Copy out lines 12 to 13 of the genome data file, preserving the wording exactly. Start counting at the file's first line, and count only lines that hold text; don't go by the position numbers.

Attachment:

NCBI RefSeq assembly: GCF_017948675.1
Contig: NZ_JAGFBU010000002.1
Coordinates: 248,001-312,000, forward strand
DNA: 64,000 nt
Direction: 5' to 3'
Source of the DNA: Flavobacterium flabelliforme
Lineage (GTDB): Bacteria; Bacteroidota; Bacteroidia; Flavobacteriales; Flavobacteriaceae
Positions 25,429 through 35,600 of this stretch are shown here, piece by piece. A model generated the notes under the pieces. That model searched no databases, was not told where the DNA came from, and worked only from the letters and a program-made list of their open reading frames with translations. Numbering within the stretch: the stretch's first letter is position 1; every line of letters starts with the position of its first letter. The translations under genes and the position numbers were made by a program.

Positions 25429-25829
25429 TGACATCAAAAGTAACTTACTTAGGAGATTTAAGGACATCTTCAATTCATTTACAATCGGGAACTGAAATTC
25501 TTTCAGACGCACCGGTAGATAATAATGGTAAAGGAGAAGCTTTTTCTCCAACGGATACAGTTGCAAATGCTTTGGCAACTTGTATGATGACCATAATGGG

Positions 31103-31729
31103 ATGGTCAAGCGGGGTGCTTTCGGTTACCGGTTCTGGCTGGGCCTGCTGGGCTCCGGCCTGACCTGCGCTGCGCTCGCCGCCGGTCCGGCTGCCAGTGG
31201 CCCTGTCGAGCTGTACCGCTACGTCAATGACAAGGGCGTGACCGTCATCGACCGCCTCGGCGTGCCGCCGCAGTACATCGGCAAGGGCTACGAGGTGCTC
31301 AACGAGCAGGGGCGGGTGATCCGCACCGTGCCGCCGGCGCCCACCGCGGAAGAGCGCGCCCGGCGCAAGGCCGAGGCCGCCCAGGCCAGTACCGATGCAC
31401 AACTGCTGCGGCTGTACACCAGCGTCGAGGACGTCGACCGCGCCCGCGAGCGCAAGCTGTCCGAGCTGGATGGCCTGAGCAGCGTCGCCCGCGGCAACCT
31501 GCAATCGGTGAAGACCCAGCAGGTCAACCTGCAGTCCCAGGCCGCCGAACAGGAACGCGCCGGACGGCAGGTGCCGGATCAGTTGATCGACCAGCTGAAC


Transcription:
Positions 31103-31729
31103 ATGGTCAAGCGGGGTGCTTTCGGTTACCGGTTCTGGCTGGGCCTGCTGGGCTCCGGCCTGACCTGCGCTGCGCTCGCCGCCGGTCCGGCTGCCAGTGG